Rating: 3.75 stars
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Phoenix Michaelson has been looking forward to AP Philosophy for years. His father was a philosophy professor and even though his father died when Phoenix was a young boy, the lessons he taught Phoenix have stayed with him. The death of Phoenix’s father left a huge hole in his life and the profound sense of loss has never gone away. One the first day of class, however, the teacher Phoenix was expecting is not there and Sebastian Wicked introduces himself as the new teacher.
Phoenix recognizes the sadness he sees in Sebastian and with their houses bordering each other, Phoenix is able to glimpse some of Sebastian’s private moments. The men connect on a philosophical level and then lines are blurred and then crossed. Phoenix has never even had a boyfriend before, but in Sebastian he finds friendship and intrigue and obsession that goes both ways. A forbidden affair ensnares them both, but it’s only a matter of time before they both go down in flames.
This book opens with Phoenix writing a letter and it was clear to me from the start who the intended recipient would be, but then all of the pieces have to come together. Phoenix was ten when his father died and his father was everything to him. They spent much of their time together and Phoenix’s father filled his mind and heart with all of the love and dedicated attention he needed. His mother cared for him, but it wasn’t the type of physical love that Phoenix needed and craved and the opening of the book displays the emotional loss Phoenix feels.
Phoenix carries a love of philosophy gifted from his father and Sebastian takes interest in Phoenix’s knowledge and then in him and it’s exactly the type of attention Phoenix craves. Sebastian is double Phoenix’s age and although Phoenix is 18, they know their relationship is not allowed. Sebastian is also unhappily married and he and his wife separate before he begins a physical relationship with Phoenix.
There is a lot to unpack here and only some of it gets fully addressed. Sebastian has a past that has shaped his life and Phoenix recognizes the sadness that mirrors his own at times. Phoenix is forever looking for a father figure and the story steps in and out of negotiating that. Both Phoenix and Sebastian are exactly where they want to be, but from the start, you have to acknowledge the power imbalance that is inherently there.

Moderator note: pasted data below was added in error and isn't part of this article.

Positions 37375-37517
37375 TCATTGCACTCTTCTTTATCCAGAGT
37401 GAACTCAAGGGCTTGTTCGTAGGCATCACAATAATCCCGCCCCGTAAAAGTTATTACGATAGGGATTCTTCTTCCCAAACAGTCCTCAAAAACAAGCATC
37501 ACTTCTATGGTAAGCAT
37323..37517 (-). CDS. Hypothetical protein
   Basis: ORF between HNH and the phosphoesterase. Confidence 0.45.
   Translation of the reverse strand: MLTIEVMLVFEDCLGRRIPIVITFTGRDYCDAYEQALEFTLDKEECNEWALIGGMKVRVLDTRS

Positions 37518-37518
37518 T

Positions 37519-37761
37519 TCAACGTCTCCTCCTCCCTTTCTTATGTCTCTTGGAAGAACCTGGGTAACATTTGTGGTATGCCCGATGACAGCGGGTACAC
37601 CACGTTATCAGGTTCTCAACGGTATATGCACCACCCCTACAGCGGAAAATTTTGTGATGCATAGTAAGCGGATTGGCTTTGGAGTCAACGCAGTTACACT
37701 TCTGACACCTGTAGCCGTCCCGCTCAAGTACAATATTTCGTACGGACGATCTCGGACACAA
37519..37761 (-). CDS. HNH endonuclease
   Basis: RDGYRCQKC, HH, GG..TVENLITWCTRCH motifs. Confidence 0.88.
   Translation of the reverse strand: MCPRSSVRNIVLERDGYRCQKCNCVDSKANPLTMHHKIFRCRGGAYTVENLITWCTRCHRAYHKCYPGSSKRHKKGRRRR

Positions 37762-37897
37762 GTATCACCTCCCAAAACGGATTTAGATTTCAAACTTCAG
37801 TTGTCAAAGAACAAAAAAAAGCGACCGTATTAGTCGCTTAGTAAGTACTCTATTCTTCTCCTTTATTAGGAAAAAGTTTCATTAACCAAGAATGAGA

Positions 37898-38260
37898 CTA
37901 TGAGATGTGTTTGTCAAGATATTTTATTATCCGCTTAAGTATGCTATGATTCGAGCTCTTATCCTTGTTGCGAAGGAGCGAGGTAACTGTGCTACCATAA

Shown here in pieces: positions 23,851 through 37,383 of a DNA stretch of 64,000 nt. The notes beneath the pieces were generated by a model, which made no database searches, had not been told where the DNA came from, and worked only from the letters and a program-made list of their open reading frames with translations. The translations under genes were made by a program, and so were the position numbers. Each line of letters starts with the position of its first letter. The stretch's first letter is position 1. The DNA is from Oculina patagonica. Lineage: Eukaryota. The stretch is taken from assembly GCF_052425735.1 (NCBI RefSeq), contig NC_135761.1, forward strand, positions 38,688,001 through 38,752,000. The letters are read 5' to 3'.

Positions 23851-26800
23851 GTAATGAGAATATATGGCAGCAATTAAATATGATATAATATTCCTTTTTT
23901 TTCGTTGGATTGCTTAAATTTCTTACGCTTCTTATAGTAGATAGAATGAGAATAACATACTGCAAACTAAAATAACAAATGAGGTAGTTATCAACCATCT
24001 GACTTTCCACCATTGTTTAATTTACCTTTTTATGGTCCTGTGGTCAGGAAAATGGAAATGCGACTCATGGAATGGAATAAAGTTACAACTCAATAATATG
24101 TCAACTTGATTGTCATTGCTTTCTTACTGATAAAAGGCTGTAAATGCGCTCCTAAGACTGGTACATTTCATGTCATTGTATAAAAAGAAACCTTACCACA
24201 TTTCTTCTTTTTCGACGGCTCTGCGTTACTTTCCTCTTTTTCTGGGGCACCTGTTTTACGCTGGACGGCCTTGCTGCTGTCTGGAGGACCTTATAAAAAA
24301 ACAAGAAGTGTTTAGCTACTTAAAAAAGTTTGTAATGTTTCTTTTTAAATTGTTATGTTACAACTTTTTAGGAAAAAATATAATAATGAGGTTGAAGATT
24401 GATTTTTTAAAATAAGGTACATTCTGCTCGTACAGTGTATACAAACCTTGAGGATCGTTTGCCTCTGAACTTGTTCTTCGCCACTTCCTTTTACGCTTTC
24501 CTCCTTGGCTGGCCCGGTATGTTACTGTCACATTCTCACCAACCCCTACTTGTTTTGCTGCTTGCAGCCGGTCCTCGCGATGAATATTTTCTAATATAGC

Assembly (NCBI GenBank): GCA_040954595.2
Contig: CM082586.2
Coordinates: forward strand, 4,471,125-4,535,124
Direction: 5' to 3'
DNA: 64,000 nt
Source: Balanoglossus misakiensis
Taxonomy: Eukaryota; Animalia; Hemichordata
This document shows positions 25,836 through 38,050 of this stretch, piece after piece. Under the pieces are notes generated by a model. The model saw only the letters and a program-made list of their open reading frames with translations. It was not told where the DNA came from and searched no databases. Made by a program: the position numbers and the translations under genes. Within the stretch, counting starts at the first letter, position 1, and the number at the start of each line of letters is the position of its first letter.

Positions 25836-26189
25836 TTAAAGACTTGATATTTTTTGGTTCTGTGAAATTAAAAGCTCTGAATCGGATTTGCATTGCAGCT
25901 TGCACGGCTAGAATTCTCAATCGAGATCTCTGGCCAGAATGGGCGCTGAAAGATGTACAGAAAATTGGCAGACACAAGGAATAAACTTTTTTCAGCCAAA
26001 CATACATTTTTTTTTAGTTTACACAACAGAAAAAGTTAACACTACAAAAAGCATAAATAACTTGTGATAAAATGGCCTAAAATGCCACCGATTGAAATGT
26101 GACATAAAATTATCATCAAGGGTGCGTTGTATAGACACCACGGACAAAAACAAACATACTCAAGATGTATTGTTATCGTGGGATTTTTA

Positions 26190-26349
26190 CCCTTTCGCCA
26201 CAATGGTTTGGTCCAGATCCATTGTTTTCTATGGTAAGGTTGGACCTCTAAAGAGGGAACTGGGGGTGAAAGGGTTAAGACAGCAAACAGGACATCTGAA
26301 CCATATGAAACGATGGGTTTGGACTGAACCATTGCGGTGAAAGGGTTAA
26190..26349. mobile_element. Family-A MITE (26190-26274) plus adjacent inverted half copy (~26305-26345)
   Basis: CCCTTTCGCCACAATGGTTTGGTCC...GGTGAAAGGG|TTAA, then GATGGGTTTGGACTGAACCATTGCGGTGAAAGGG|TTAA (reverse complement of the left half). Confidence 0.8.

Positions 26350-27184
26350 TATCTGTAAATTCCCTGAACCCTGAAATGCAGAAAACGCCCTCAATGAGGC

The voices of Sebastian and Phoenix did sound too similar to me at times. They both have emotional turmoil to wade through, they both have a love for philosophy, and their introspective nature did overlap. Both men are also overly dramatic and that added to them sounding similar; it also fit the age of Phoenix’s character better than did for Sebastian. Phoenix is also able to see many private moments featuring both Sebastian and his wife because they always leave every shade open in every room in their house and that became a little too convenient as a plot device.
Sebastian becomes possessive of Phoenix and lingering notes of obsession are there on both sides. The full-on emotion and having this entire story come together was just a bit out of reach for me and I was still looking for that something extra.
The Boy Who Loved Wicked would work if you are looking for a book featuring a teacher/student relationship with a more emotional storyline to carry it through to the end.
I’ll confess that Wicked in the book’s title had me thinking there would be a character who loved the musical Wicked! Nope. On reading your review, Michelle, I wondered if there was indeed an AP Philosophy exam as exams do come and go. Answer: not to date, but there is interest. Thanks for the review!